LETTER OF THE DAY - Education drowning in Port Maria

Published: Thursday | November 15, 2012 Comments 0


ONE OF the society's major downfalls is our short-sightedness in how we develop and plan for eventualities. It appears we are always reacting to crisis after crisis instead of being proactive. Recently, the town of Port Maria was flooded again. We have known for some time now that whenever it rains the Port Maria Primary School will be flooded. The image on television showed debris, mud and dirt all over the school and furniture, and speaks to the severity of the problem which requires a long-term solution.

With more than 1,000 students attending the primary school nothing concrete has been done to date to ensure that the education of those students is resumed as quickly as possible. The location of the school makes it a prime target for flooding. As we saw earlier this week, with workers drying out the furniture and washing away the mud from the school premises, we are only applying a Band-Aid solution to the issue.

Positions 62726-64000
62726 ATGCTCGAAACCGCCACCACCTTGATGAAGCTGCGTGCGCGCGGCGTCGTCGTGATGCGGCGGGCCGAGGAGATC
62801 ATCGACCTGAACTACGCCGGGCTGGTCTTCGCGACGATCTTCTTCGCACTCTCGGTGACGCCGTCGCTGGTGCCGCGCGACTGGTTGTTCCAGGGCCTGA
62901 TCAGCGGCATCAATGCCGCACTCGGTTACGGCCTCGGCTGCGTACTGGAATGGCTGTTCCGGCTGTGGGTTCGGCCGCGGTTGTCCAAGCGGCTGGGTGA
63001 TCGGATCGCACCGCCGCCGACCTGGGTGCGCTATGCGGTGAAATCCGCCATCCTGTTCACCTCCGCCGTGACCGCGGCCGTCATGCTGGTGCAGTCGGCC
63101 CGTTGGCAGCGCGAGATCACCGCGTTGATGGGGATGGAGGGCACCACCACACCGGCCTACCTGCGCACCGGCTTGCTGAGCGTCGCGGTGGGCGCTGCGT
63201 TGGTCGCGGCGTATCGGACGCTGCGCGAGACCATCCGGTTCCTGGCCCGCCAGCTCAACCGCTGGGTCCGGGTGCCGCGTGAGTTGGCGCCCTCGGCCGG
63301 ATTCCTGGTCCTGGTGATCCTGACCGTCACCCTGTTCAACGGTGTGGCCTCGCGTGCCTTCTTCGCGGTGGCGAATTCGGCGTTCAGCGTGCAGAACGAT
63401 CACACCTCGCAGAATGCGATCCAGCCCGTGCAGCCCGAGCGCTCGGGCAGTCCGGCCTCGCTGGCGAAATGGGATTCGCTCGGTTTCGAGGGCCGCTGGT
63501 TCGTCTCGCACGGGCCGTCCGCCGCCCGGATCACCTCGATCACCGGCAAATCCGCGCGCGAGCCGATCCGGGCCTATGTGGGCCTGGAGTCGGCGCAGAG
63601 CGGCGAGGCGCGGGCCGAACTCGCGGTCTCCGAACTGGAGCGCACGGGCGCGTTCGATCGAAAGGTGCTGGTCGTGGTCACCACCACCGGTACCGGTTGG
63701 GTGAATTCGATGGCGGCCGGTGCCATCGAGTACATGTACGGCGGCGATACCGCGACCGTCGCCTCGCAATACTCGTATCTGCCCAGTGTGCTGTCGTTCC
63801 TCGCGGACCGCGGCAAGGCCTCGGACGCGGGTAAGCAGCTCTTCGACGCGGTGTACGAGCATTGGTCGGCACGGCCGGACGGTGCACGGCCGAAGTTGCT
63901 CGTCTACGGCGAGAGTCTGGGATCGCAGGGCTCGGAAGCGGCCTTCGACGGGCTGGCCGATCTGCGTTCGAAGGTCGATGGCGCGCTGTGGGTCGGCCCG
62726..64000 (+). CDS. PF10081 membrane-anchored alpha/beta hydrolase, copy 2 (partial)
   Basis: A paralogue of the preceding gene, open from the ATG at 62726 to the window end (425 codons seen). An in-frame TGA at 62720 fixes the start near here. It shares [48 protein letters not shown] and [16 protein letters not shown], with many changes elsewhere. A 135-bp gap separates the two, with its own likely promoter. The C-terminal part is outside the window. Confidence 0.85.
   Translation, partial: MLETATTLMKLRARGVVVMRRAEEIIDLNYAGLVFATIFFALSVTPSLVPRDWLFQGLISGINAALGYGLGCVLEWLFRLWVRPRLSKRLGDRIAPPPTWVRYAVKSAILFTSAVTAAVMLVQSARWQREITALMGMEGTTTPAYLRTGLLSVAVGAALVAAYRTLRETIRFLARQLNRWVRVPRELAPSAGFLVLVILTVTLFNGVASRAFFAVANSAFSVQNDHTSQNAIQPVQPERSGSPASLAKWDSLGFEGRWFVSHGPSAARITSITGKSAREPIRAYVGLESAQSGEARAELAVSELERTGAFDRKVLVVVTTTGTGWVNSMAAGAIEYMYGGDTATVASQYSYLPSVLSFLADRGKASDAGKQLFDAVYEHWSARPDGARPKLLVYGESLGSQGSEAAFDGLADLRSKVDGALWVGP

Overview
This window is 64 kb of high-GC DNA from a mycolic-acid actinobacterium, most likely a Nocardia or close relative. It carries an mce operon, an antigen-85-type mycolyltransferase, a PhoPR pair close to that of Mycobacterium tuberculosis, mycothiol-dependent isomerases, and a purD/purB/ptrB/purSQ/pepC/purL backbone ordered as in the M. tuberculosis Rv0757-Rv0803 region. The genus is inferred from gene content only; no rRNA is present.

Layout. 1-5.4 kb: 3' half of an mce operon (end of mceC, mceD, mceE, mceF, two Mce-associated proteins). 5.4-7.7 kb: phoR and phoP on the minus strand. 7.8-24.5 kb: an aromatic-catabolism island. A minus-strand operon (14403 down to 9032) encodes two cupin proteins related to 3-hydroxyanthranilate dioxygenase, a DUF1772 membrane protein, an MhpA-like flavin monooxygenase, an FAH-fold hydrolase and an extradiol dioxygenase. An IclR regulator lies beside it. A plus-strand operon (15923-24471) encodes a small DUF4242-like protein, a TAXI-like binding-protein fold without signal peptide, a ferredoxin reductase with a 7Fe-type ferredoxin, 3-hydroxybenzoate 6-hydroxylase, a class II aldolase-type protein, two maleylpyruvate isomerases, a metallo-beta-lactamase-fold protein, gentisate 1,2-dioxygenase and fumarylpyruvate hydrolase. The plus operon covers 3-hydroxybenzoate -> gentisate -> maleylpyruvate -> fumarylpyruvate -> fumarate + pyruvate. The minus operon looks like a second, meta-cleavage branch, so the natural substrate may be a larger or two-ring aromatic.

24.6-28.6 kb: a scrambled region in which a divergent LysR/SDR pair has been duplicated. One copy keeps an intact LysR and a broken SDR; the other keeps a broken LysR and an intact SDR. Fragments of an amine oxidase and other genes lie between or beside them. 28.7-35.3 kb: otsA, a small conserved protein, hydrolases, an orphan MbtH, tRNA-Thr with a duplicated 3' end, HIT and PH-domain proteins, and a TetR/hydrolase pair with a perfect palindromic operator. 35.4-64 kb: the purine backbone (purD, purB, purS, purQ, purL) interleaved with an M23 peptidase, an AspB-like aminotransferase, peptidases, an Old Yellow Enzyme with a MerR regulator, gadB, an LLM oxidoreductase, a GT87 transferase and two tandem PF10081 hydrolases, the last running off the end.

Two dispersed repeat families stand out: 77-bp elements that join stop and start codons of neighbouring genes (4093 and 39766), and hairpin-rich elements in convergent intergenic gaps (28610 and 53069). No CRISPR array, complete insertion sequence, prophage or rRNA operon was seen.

There are three major national examinations at the primary level of the education system: the Grade Six Achievement Test (GSAT) and the Grade Four Literacy and Numeracy Tests. The grade six students are currently being prepared to sit the GSAT in March of next year, while the grade four students have a major date with the Grade Four Literacy/Numeracy Test in June of next year. In recent years, the number of students achieving mastery in the Grade Four Literacy Test has been declining. I am almost certain that the results of these examinations will be negatively impacted by the prolonged closure of the school and the displacement of those students.

It's rather sad and ironic that in the month designated and celebrated as Youth Month a sizeable portion of the youth population has nothing to celebrate. Additionally, under Article 28 of the United Nations Convention of the Rights of the Child, to which Jamaica is a signatory, every child has the human right of receiving an education. The time is now for all the stakeholders involved to act speedily to protect and guarantee this basic right of all our children. Our children must be in school.

Wayne Campbell


Share |

The comments on this page do not necessarily reflect the views of The Gleaner.
The Gleaner reserves the right not to publish comments that may be deemed libelous, derogatory or indecent. Please keep comments short and precise. A maximum of 8 sentences should be the target. Longer responses/comments should be sent to "Letters of the Editor" using the feedback form provided.
blog comments powered by Disqus

Top Jobs

View all Jobs